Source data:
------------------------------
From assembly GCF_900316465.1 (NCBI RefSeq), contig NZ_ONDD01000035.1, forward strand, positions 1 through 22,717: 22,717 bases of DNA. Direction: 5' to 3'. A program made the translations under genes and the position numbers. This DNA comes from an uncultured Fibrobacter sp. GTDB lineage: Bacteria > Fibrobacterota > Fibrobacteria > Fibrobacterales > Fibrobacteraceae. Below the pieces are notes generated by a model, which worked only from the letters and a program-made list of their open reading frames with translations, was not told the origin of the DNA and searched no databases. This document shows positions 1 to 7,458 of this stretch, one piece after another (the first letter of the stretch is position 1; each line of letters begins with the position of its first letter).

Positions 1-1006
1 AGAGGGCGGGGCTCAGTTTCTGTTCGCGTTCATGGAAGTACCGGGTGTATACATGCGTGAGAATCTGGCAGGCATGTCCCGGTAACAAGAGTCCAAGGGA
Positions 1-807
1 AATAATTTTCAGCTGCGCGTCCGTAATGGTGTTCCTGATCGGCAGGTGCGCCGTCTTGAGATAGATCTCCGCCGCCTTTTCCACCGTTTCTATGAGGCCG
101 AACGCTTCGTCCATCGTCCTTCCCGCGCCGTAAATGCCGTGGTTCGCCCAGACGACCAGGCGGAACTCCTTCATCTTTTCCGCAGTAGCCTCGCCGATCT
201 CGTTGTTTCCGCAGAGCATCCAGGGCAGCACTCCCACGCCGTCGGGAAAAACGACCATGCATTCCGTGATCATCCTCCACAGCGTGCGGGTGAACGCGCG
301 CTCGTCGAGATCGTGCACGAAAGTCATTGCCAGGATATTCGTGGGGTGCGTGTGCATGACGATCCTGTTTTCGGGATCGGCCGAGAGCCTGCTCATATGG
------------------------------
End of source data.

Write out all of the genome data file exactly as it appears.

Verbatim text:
From assembly GCF_900316465.1 (NCBI RefSeq), contig NZ_ONDD01000035.1, forward strand, positions 1 through 22,717: 22,717 bases of DNA. Direction: 5' to 3'. A program made the translations under genes and the position numbers. This DNA comes from an uncultured Fibrobacter sp. GTDB lineage: Bacteria > Fibrobacterota > Fibrobacteria > Fibrobacterales > Fibrobacteraceae. Below the pieces are notes generated by a model, which worked only from the letters and a program-made list of their open reading frames with translations, was not told the origin of the DNA and searched no databases. This document shows positions 1 to 7,458 of this stretch, one piece after another (the first letter of the stretch is position 1; each line of letters begins with the position of its first letter).

Positions 1-1006
1 AGAGGGCGGGGCTCAGTTTCTGTTCGCGTTCATGGAAGTACCGGGTGTATACATGCGTGAGAATCTGGCAGGCATGTCCCGGTAACAAGAGTCCAAGGGA
Positions 1-807
1 AATAATTTTCAGCTGCGCGTCCGTAATGGTGTTCCTGATCGGCAGGTGCGCCGTCTTGAGATAGATCTCCGCCGCCTTTTCCACCGTTTCTATGAGGCCG
101 AACGCTTCGTCCATCGTCCTTCCCGCGCCGTAAATGCCGTGGTTCGCCCAGACGACCAGGCGGAACTCCTTCATCTTTTCCGCAGTAGCCTCGCCGATCT
201 CGTTGTTTCCGCAGAGCATCCAGGGCAGCACTCCCACGCCGTCGGGAAAAACGACCATGCATTCCGTGATCATCCTCCACAGCGTGCGGGTGAACGCGCG
301 CTCGTCGAGATCGTGCACGAAAGTCATTGCCAGGATATTCGTGGGGTGCGTGTGCATGACGATCCTGTTTTCGGGATCGGCCGAGAGCCTGCTCATATGG